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By Patricia Boccadoro

SCEAUX, FRANCE, 30 SEPTEMBER 2011 — The Festival de l’Orangerie de Sceaux, which is held on summer weekends from July to September, is one of the most attractive and accessible in the Paris area. Founded in 1969 by the violinist Alfred Loewenguth who would have celebrated his hundredth birthday this year, the festival, one of the oldest in France, takes place in the magnificent park of Sceaux.

Begun in 1597, the extensive grounds and pavilions were bought almost a century later by Jean-Baptiste Colbert, Minister under Louis XIV, who renovated and enlarged the small palace there. He invited the king’s gardener, André Le Nôtre, to landscape the grounds, design terraces, and incorporate a lake with waterfalls, planting flowers and shrubberies and decorating the pathways, pergolas and pavilions with statues in marble, stone, and bronze. It is one of Le Nôtre’s major works and a splendid place to visit in all seasons, particularly in sunny weather when people can picnic under the trees and relax with a drink in the select small bar overlooking the fountains.

Château in the Parc de Sceaux

The spacious, high-ceilinged Orangerie, with its enormous windows overlooking the park, where the concerts are held, was added some years later and was used at the time as an art gallery which extends today to temporary exhibitions held in the park. A display of fascinating photographs of the waterways surrounding Paris was presented at the same time as the festival.

The programme for the evening opened with Haydn’s String Quartet in D Major, opus 76/5, Hob.111/79, played by the Quatuor Parisii, followed by Beethoven’s String Quartet No. 2, in G Major, opus 18/2 . Gamely interpreted by the musicians from a raised dias in the center of the hall, the two pieces were accompanied by the sounds of softly falling rain which increased to an incessant staccato pattering which gave a certain melancholy to the proceedings.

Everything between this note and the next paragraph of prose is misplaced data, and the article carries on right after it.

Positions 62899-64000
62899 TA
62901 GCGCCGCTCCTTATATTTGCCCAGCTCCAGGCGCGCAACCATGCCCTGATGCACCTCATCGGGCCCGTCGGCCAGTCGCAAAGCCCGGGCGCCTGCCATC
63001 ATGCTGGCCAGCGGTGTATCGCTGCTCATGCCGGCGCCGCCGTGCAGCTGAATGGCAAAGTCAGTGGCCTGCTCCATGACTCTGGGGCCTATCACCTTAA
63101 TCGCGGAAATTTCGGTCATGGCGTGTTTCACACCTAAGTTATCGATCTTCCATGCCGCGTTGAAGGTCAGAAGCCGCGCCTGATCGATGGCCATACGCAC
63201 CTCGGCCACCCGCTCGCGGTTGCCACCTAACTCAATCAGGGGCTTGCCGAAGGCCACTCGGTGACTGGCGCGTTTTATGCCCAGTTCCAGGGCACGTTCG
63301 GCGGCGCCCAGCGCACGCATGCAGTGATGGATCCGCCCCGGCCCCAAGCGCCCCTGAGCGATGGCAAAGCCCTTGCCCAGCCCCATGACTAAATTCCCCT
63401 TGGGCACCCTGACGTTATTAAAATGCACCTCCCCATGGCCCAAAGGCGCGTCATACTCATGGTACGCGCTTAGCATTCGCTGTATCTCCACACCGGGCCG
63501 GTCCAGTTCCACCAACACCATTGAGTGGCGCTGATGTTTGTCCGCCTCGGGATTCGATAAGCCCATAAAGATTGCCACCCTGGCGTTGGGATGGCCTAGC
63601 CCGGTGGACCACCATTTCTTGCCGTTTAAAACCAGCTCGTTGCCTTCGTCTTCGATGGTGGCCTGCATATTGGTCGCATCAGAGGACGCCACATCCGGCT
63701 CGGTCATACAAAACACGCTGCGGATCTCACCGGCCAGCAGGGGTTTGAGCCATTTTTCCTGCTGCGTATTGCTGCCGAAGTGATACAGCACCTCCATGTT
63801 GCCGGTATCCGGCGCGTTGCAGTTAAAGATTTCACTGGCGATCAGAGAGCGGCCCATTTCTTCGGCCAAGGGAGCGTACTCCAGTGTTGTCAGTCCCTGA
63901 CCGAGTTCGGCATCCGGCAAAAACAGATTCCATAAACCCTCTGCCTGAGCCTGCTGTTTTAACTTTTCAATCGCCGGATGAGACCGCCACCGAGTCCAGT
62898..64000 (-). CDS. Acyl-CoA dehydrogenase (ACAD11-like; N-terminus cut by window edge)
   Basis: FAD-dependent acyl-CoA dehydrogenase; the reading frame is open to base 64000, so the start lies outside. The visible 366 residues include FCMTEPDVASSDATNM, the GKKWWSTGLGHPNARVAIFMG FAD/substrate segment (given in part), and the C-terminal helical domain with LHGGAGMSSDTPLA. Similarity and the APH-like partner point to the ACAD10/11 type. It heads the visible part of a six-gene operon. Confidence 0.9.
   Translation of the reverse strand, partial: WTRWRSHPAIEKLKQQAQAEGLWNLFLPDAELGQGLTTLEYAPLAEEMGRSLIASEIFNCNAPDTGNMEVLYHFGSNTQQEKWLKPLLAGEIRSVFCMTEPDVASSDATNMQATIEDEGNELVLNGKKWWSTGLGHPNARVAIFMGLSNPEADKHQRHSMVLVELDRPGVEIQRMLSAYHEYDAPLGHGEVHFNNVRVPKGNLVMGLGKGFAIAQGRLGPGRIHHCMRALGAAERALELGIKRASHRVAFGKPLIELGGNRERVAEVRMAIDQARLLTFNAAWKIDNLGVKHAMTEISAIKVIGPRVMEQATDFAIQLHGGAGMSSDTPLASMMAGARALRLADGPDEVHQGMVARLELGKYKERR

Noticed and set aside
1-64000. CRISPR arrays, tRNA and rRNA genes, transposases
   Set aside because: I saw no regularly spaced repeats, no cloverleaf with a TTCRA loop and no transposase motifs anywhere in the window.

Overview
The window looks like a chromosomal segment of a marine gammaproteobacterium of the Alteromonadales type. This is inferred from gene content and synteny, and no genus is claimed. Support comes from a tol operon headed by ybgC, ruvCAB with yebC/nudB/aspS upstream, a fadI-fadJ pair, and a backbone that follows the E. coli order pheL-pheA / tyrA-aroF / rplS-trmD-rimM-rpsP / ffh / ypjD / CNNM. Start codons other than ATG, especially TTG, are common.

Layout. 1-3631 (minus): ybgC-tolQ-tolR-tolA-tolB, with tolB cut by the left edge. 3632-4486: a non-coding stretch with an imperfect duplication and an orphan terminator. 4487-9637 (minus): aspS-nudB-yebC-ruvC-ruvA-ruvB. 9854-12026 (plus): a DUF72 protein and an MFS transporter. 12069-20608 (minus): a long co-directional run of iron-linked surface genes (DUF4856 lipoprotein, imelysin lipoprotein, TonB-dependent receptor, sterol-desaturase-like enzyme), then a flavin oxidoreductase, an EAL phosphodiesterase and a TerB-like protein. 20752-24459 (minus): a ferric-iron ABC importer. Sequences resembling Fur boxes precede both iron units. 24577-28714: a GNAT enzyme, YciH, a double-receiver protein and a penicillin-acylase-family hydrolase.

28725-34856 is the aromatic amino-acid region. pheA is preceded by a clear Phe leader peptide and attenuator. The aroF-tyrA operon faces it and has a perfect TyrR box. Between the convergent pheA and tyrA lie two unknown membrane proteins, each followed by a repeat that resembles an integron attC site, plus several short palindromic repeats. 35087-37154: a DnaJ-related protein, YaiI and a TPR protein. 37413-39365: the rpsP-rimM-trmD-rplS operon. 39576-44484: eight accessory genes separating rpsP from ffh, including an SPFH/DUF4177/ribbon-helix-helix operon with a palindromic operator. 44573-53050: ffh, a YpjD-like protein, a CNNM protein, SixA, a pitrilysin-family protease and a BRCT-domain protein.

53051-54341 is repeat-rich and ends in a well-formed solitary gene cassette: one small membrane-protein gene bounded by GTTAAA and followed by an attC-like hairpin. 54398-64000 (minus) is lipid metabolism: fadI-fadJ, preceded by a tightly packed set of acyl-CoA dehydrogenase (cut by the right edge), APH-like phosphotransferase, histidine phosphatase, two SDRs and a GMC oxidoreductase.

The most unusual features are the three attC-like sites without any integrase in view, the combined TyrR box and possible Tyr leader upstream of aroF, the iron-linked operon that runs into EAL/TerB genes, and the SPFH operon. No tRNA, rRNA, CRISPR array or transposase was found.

Quatuor Parisii

However, music took over in the second part of the programme with the appearance of a brilliant, little-known French pianist, Guillaume Coppola. One no longer heard the rain as he launched into a lyrical and exuberant rendering of Dvorak’s Quintet for piano and strings in A Major, opus 81. The melancholia in the piece spoke through the music rather than the forces of nature outside which had long been forgotten, and the Quatuor Parisii had no choice but to follow the lead of this gifted young man.

Coppola, a youthful 32 years old, has only recently sprung to public notice in France. After completing his studies at the National Conservatoire of Paris where he carried off a first prize, he now teaches there at the same time as starting an international career. His recording, "Franz Liszt – a portrait" won several awards leading to his nomination as one of the foremost French stars of tomorrow. His interest lies not only with the classics, but in collaborating with many young composers of today, composers whose names include Steven Stucky, Gao Ping, and Isabel Pires.

Guillaume Coppola
Photo: Patricia Boccadoro

However, the main interest of this pleasant and very peaceful festival of chamber-music, virtually a family affair with Jacqueline Loewenguth, sister-in-law of its founder, now the director, apart from the discovery of exciting young musicians, lies in its very atmosphere which takes one back to the 17th century in exceptionally beautiful surroundings. Packed for all performances, audiences are drawn from local people, from Parisians who have made the twenty-minute trip to get there, and tourists who have taken the trouble to discover what was available in the Paris area, and were very happy to have done so! 

Patricia Boccadoro is a culture critic and senior editor at Culturekiosque. She last interviewed the Italian bass-baritone Ildebrando d’Arcangelo on Mozart, Italian politics and food.

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